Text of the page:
Thu 4th – Mon 29th August 2016


Caragh Aylett

at 03:36 on 22nd Aug 2016



Being fully aware that I was the most sober person in the room, I took my seat for Deadpan Theatre’s ‘PREDRINKS’. The first of a two part series, ‘PREDRINKS’ presents a snap shot of the life of a group of mismatched twenty-somethings. Written and performed by Bristol graduates, Jude Mack and Eliot Salt, the piece is witty, fast-paced and deliciously funny.

The narrative depicts a rather mundane event, but somehow, the minds behind Deadpan Theatre have moulded this into a consistently engaging and wonderful, original piece of theatre. The audience is presented with the scatty but likable Leah (Jude Mack) and drag queen extraordinaire, Angus (Harry Trevaldwyn), we are quickly thrown into their world and learn of how tonight, is Angus’ big night. The plot shifts when Angus’ anecdotal manager, Ally (Eliot Salt), arrives and we are presented with a tricky past between Ally and Leah who were not planning to meet again. This scenario leads to brilliantly executed awkward scenes and wonderfully entertaining childish behaviour. The not-quite-relationship of Jenny (Robyn Wilson) and Jack (Julian Mack) is equally as amusing. With each awkward conversation and longing stare, the chemistry between the two is evident and, for this, the actors deserve great praise. Indeed, the acting throughout is flawless and while this is certainly a result of impeccable acting ability it also reflects fluid and intelligent writing.

The performance winds up with a slightly unrealistic ending. While the characters are slightly obscure they are fully believable throughout and that is why the ending comes across as annoyingly implausible. However, despite this, the piece does work and this is so evident in the reaction of the audience. Indeed, the standing ovation suggested that perhaps I was the only one slightly irritated by the ending of the piece.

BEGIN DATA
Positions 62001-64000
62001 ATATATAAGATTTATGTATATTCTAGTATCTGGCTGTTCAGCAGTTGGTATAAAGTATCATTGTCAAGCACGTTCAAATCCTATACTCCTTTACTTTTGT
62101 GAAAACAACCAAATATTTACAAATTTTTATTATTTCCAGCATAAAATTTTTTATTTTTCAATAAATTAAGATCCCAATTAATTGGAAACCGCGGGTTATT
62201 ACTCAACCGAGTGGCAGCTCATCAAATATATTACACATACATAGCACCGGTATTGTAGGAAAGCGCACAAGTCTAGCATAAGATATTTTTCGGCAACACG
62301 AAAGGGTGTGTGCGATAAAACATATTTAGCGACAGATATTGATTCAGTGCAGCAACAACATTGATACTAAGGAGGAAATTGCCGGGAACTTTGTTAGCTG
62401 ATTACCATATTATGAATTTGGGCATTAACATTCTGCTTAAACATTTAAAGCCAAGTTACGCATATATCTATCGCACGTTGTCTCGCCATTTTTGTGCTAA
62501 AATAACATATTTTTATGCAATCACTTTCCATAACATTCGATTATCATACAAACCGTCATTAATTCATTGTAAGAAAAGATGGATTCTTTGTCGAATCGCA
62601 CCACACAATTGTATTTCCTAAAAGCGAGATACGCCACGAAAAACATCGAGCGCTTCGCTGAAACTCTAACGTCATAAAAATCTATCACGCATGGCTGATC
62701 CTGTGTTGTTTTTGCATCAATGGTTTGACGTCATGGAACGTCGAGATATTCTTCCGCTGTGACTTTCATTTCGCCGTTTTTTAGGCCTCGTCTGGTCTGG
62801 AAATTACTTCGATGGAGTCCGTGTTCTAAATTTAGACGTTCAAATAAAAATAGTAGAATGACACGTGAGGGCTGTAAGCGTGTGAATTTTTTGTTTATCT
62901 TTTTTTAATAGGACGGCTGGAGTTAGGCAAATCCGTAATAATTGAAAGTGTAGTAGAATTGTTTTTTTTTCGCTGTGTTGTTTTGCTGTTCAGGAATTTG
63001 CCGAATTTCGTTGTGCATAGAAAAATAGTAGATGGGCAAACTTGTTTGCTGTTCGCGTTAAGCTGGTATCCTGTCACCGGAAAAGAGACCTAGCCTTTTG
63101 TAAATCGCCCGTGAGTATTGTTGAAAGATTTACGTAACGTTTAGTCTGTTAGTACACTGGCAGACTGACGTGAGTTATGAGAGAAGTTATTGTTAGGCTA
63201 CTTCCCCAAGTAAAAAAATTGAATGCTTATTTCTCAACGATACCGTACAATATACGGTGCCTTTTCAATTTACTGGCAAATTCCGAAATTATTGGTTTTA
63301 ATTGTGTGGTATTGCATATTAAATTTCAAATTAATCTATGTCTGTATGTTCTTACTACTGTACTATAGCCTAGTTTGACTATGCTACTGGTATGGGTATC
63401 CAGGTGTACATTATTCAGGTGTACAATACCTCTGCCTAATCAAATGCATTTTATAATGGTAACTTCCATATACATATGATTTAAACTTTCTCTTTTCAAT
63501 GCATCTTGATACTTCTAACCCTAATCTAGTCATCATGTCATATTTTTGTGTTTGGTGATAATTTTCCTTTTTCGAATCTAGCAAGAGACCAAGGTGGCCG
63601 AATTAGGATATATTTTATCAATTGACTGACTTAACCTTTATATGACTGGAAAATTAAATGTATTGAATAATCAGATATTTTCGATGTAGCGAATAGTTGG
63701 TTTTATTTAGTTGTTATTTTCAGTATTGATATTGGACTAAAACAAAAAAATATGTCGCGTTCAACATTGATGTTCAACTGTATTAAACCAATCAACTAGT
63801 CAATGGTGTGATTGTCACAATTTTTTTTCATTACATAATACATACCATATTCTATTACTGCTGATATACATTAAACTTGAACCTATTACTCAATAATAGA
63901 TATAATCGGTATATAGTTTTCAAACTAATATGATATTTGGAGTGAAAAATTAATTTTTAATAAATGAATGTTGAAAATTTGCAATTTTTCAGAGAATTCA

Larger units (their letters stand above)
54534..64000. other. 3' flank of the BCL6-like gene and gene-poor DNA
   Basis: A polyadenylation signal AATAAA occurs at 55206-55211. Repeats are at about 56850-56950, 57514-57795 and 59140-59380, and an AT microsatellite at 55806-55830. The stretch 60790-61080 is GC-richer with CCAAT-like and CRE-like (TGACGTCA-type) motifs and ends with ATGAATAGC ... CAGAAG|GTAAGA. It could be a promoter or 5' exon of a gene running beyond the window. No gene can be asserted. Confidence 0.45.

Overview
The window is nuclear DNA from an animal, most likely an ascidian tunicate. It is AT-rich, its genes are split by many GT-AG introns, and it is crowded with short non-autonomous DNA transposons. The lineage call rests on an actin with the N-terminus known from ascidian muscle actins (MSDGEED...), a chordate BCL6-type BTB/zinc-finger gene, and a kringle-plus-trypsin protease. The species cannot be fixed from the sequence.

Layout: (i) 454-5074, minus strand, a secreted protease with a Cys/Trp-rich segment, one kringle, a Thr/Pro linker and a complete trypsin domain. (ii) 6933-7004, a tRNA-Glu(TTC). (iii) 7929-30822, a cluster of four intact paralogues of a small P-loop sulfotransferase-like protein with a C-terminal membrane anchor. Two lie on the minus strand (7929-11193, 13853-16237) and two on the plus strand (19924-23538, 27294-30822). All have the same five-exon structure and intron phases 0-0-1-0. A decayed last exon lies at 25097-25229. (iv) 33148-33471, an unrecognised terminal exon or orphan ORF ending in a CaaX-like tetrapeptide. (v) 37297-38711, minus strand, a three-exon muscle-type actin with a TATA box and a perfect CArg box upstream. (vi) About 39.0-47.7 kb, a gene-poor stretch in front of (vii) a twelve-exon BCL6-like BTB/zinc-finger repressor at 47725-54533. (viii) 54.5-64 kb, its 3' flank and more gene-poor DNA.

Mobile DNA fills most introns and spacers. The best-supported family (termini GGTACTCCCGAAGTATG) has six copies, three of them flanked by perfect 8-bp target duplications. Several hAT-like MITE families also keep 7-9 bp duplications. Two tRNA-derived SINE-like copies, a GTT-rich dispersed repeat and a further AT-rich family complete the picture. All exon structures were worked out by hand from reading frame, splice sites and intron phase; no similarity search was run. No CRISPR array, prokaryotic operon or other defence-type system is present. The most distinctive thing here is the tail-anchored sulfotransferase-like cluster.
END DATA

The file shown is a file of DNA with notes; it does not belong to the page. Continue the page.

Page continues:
‘PREDRINKS’ is not a thought provoking, gritty piece of theatre but neither does it claim to be. It will not stay with you long after you have seen it, but in that hour you will become fully invested in the five characters and really care about their plans. The ability to create such engaging theatre is remarkable and such an incredible skill. ‘PREDRINKS’ is witty, entertaining and comical and it really is the perfect beginning to a night out at the Fringe.


Ed Grimble

at 11:50 on 22nd Aug 2016



Plays about the domestic shenanigans of a group of millennials are ten a penny at this year’s Fringe. Rocking up at the Underbelly I expected much of the same. To the contrary, Deadpan Theatre deliver something very different in ‘AFTERPARTY’ to the uninspired drivel that this genre usually produces. This is revelry which harkens back to Evelyn Waugh’s ‘Vile Bodies’- plus a smattering of punishingly loud Europop.

Rolling in from what appears to have been an eventful night on the tiles (the events are sandwiched in between ‘AFTERPARTY’, and the Deadpan’s concurrently running show ‘PREDRINKS’), the group are of course in high spirits. As was the case when I saw the play, so are the audience- an eleven thirty performance time and the Underbelly bar are to thank here. This is a play that lives or dies with the energy of both cast and audience; one has the feeling that if one or the other were to waver for too long, then ‘AFTERPARTY’ would grind to halt. A thumping soundtrack- at times gratuitously loud- and some golden one-liners keep the audience fired up, and this allows the sheer gusto of this play to continue unimpeded.

Some of the lines in the script are fantastic- very witty quips or surreal exclamations that result in whoops and chortles from the audience. However, there is a peculiar incongruity between the play’s naturalistic premise, character construction, and plot; and the sheer volume of witticisms that have tried to be included in the writing. There are times where the play has the feel of a series of very similar sketches in that some of the mundanity, which should be punctuated by hilarious punchlines, is missing. Casual conversation fillers, platitudes, and general umming and arring are eschewed in favour of more humour, but the result means that the script sometimes feels a little saturated.

Across the board, the cast give stellar performances. Jude Mack and Harry Trevaldwyn stand out. The former plays bouncy, romantically insecure Leah, whilst Trevaldwyn plays dress and mascara sporting Angus with a wonderful campiness and unforgivingly sharp tongue. In a play of such high octane, the fact that no one seems to put a foot wrong is a credit to this young cast.

Whilst plays of this nature are unlikely to break any ground in dramatic terms, they can provide a brilliant theatrical spectacle if tackled with the same bombast and gusto with which Deadpan Theatre inject ‘AFTERPARTY’. For some great laughs, drunken revelry, and a roof-raising soundtrack, snap up a ticket to see this show.


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